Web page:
“I Teach Students, Not Subjects” -Elizabeth B. Moje, 1996
Perhaps the statement that has stood out the most to me over the past few years is the above. The idea that teachers often get caught up in teaching nothing more than the material they are paid to teach. In my own experience, I was rushed through the material at a breakneck pace. Me and my peers were required to constantly keep working, and for the most part, most of what I learned left the day after. As such, my first belief as a teacher is that it is important to teach the students, and not the subjects. What this means is to build relationships with students. Figure out what they like, and take note of it whether through learner profiles or other means. Then, use this new knowledge to adapt lessons to your class. Not every student learns the same. And not every student has similar interests. To me, this is the most crucial part of teaching. Building relationships with the learners in your classroom, and understanding that they are not the same person. They have different backgrounds and hobbies, practices and traditions. It is a teacher’s job to find out how best to teach each student.
Additionally, each student that walks through the classroom door can learn. Sometimes, it may be more of a struggle to teach them, and other times they will respond well to lessons. As a teacher, it is of utmost importance for me to build up my toolkit full of different instructional strategies, ready to adapt my lessons on a moment’s notice. “Each student’s brain is as unique as a fingerprint.” (Gregory & Chapman, 2013, p. 2). This quote is powerful because it really hammers home that students need to be taught in different ways. It bears a resemblance to the idea of assessing a fish’s ability to climb a tree. You can teach them a million times, and demonstrate, but ultimately, it is not in their interest or ability to do so. As such, it is important to be mindful of every student’s abilities. Some of them will respond better to one type of instruction, whereas another might need different supports. Personally speaking, I responded well to teachers lecturing at the front of the room. I was able to do well on exams, and as such I graduated near the top of the class. However, I was nowhere near the best in every subject area in my class. In fact, I learned just as much from my peers as I did in class. Which brings about the next point.
Collaboration is an essential element in the classroom. Working together to figure out problems helps all students grow, not just the most advanced. Sometimes, especially on more difficult problems, having differing view points can help students find solutions. Think of the T.v. Show “Are You Smarter Than a Fifth Grader?”. A common misconception is that adults in various fields should be able to answer all questions up to a grade 5 level. However, that is clearly not the case as evidenced by the show. Just because someone graduated at the top of their field in engineering, or medical school, does not mean they are smarter than everyone else. It means they showed passion for the material, and found something which they could excel at. The same goes with students. Just because one student gets high marks, and another is not quite meeting expectations, it does not mean that student one is smarter in all areas. It can easily just be that they respond better to the instructional strategy. As such, getting ideas from a multitude of viewpoints, and students at different levels is ideal for helping the entire class grow. Additionally, it creates a sense of community within the classroom, which is essential for everyone to feel safe.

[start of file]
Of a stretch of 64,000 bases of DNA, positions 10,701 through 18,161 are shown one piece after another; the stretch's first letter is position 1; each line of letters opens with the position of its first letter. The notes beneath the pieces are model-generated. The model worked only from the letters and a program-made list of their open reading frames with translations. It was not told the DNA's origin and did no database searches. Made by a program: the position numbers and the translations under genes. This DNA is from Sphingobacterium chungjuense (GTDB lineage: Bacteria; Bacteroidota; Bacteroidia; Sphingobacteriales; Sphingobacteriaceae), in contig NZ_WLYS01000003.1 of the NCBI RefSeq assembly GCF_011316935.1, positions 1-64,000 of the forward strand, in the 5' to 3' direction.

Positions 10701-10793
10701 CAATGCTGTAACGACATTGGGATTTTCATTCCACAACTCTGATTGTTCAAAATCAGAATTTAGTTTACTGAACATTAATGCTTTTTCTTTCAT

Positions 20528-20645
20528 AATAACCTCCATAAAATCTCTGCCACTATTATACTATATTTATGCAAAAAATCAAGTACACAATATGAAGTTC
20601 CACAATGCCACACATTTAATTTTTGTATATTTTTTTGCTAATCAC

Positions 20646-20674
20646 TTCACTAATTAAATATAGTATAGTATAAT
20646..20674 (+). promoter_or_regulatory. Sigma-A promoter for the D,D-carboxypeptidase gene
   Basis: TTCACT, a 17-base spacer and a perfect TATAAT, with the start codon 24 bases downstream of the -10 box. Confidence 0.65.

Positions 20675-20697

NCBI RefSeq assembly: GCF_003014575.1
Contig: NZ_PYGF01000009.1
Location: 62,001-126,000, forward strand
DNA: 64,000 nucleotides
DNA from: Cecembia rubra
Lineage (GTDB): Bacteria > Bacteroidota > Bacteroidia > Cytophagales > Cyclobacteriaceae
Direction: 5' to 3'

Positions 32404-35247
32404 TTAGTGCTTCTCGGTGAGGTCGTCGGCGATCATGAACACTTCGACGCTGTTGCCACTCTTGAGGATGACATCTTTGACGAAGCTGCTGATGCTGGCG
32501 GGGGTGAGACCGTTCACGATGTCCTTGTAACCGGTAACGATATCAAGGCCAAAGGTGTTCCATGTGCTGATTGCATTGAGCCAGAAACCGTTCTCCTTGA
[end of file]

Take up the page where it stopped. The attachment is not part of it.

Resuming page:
Finally, my teaching philosophy revolves around the idea of the classroom being a safe space. If students are to learn, they need to feel safe in their environment. If students feel fear, or any other negative emotion while sitting and learning, they are distracted. They will not be able to focus, and learning becomes a lot harder for those students. As such, efforts need to be made from the start of the year to ensure every student feels like they can be themselves within the walls of the classroom, and even the school. They need to be able to open up to one another, and not feel intimidated to ask questions, make mistakes, or even talk in front of their peers. From my experience in pre-internship, this last point can be especially crippling for students. The students who were shy, or didn’t speak out often, performed more poorly on assessments, both oral and written.